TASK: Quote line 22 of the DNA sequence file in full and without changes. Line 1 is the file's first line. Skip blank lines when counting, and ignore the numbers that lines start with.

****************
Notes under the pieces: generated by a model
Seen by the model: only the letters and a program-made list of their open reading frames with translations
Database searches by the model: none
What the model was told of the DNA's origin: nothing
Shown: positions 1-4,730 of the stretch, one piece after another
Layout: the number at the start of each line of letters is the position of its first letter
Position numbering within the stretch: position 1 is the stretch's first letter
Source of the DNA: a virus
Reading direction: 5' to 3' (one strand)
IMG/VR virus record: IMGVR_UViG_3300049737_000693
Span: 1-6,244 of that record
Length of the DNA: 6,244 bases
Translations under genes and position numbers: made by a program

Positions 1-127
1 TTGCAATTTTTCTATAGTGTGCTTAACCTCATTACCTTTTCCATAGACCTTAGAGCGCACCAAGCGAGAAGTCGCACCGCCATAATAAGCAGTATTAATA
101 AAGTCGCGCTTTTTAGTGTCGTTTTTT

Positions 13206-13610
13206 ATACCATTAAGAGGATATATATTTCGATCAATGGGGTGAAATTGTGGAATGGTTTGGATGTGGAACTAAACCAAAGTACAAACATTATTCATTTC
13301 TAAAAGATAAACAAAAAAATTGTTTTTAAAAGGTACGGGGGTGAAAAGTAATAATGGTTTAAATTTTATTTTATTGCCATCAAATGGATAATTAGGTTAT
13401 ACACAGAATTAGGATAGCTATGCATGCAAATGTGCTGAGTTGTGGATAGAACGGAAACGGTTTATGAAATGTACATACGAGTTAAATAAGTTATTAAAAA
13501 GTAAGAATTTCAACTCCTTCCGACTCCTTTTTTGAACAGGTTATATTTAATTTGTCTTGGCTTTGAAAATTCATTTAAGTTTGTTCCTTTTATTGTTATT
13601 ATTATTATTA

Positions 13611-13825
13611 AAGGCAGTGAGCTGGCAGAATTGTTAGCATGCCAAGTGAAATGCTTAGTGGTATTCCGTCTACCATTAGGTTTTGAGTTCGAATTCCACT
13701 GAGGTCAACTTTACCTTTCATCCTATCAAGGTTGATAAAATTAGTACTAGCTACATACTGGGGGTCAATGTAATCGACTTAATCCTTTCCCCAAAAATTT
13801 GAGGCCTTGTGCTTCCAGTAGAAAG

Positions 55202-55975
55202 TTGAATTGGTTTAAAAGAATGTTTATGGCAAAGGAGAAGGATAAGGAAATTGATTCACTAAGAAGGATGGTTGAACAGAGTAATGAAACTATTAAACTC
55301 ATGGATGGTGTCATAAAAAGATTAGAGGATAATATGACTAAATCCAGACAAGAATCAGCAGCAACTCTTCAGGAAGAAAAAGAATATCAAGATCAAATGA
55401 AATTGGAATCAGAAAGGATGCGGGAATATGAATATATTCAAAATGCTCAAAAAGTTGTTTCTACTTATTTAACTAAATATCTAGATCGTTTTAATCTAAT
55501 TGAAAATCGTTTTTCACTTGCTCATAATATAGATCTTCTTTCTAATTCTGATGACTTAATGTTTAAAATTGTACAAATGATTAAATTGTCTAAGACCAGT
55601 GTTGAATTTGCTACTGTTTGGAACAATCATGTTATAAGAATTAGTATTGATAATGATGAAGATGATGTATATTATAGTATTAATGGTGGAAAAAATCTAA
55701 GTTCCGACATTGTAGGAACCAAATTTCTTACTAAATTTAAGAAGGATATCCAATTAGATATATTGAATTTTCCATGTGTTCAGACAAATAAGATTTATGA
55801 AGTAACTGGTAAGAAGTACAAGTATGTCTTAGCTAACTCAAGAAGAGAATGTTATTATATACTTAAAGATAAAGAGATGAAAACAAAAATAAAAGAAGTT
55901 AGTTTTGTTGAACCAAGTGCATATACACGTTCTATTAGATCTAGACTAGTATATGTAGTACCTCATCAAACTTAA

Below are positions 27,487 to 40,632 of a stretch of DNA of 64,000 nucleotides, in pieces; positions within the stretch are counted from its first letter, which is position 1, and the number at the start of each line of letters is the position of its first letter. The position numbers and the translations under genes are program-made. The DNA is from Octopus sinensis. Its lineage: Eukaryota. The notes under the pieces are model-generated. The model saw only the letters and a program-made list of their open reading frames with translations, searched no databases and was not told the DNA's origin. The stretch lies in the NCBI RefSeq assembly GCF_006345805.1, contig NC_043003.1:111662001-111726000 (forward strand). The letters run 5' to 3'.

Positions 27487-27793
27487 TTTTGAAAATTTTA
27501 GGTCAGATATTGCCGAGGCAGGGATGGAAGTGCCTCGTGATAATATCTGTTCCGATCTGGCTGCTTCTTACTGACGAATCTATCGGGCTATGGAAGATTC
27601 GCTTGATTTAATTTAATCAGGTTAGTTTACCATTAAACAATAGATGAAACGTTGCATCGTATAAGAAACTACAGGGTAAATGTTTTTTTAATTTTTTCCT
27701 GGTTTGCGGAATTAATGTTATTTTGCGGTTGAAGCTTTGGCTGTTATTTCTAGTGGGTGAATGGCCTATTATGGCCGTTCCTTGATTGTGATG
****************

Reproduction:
13601 ATTATTATTA